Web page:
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About Us & Our Mission

Attorneys and Social Worker Save Client from Eviction

As a result of a team effort consisting of attorneys Jason Wolford and Joel Liberson, along with social worker Abby Westbrook of the Homeless Advocacy Project and Dr. John Moranville, Diana Taylor was able to save her thirty-six year residential tenancy in San Francisco.  Ms. Taylor was referred to the law firm of Liberson & Wolford through the Eviction Defense Collaborative after her landlord had initiated eviction proceedings because she had accumulated too many personal possessions in her apartment – commonly referred to as “hoarding and cluttering.” 

During the initial client meeting in February 2006, Ms. Taylor presented herself as someone who might be suffering from a mental disability.  Unsure as to whether there was any connection between this potential disability and the condition of Ms. Taylor’s apartment, counsel contacted Abby Westbrook for a consultation.  Based upon her prior experience with disabled tenants, Abby believed that Ms. Taylor might be suffering from Obsessive Compulsive Disorder (“OCD”), which might have resulted in the “cluttered”  condition inside her apartment. 

The next step in an effort to save Ms. Taylor’s tenancy -- finding a doctor or psychologist who was willing to consult with Ms. Taylor and determine whether or not she suffered from OCD – proved to be extremely difficult.  Due to Ms. Taylor’s financial status, she was unable to pay for the services of a qualified mental health professional.   Counsel raised this issue with the Superior Court and the landlord, and explained that they were contacting numerous medical clinics in order to schedule an appointment for the requisite examination.  The Court granted Ms. Taylor’s request for a brief extension because counsel, after placing dozens of phone calls, was eventually able to arrange for an appointment at one of the City’s low cost medical clinics.  Despite the fact that Ms. Taylor was scheduled to consult with a physician at the clinic, when she arrived with her attorney, Ms. Taylor was instead told that the “examination” would be conducted by a physician’s assistant and not a medical doctor.  Unfortunately, Ms. Taylor was now facing the prospect of an impending trial date without the requisite mental health evaluation.

Ms. Taylor was eventually able to schedule an appointment with Dr. John Moranville, a psychiatrist who is affiliated with the Native American Health Center.    After the initial consultation in May 2006, Dr. Moranville informed counsel that Ms. Taylor likely suffered from OCD, but that he needed to schedule a follow-up visit to confirm the diagnosis and formulate a treatment plan.  However, despite the fact that Ms. Taylor was a long-term patient at the Native American Health Center, she was unable to obtain another appointment until a month later.  In the meantime, Ms. Taylor’s attorneys communicated this preliminary diagnosis to the landlord’s attorneys in an attempt to preserve Ms. Taylor’s tenancy.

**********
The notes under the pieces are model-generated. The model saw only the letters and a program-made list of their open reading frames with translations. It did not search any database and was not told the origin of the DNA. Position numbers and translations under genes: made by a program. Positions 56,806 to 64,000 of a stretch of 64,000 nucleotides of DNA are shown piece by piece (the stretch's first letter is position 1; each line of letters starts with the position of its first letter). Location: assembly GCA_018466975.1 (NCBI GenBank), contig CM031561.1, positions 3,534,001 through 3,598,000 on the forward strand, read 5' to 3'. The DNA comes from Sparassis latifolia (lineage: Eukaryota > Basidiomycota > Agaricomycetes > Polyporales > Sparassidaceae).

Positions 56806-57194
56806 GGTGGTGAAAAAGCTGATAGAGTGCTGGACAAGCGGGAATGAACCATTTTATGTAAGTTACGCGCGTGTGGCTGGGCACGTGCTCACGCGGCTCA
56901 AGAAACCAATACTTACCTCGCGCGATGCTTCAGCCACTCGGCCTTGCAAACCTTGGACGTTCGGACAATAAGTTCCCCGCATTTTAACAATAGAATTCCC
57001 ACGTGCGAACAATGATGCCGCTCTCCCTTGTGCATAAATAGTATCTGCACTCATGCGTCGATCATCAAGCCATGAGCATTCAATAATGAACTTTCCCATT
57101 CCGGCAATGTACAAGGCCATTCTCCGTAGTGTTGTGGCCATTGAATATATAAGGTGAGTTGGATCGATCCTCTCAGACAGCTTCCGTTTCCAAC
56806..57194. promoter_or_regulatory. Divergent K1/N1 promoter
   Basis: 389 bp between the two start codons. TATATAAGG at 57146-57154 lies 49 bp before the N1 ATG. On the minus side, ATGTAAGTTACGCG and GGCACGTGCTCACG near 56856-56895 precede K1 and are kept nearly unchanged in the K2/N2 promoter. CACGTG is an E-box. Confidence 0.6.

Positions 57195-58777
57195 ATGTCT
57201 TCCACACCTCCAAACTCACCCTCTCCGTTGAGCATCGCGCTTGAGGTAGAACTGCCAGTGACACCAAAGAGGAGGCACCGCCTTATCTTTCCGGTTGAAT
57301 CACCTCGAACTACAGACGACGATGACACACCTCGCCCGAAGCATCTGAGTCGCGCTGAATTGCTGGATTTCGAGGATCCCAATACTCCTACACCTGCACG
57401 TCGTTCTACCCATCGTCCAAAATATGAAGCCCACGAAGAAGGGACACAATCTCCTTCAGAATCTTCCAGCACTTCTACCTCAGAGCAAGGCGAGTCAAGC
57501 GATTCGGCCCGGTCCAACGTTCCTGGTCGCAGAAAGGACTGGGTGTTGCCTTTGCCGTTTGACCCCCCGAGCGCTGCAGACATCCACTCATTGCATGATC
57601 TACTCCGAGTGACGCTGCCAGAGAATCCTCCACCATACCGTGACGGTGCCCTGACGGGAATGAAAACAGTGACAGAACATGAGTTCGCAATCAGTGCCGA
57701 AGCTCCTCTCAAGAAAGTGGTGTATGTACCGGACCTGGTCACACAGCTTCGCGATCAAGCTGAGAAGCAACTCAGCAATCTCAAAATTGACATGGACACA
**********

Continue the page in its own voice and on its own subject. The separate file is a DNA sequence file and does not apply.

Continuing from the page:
At the second session, Dr. Moranville confirmed his earlier diagnosis and further explained that Ms. Taylor’s medical condition resulted in her inability to remove the “clutter” inside her apartment.  The doctor was in the process of formulating a detailed “accommodation” plan to remedy the situation.  Because of the impending trial date of July 10, 2006, Ms. Taylor was running out of time.  On the morning of July 10th, Ms. Taylor’s attorney, the landlord’s attorney, and the Court discussed the disability issues triggered in this case.  Even though the landlord was notified of the doctor’s diagnosis and impending treatment plan, the landlord refused to stipulate to any further continuances for the purpose of finalizing an “accommodation” plan.  Therefore, Ms. Taylor was required to proceed to a jury trial in order to save her tenancy. 

During the week-long trial conducted by Jason Wolford, Ms. Taylor presented evidence that she was disabled, and that the disability resulted in the condition inside her apartment.  She also presented evidence that the landlord had failed to provide the legally mandated “reasonable accommodation” prior to initiating the eviction lawsuit.  In a unanimous verdict, the jury agreed with Ms. Taylor, and judgment was entered in her favor.   The efforts of Ms. Taylor’s team preserved her tenancy and kept her from becoming added to the ranks of the homeless in our community.  

Learn about the Homeless Advocacy Project.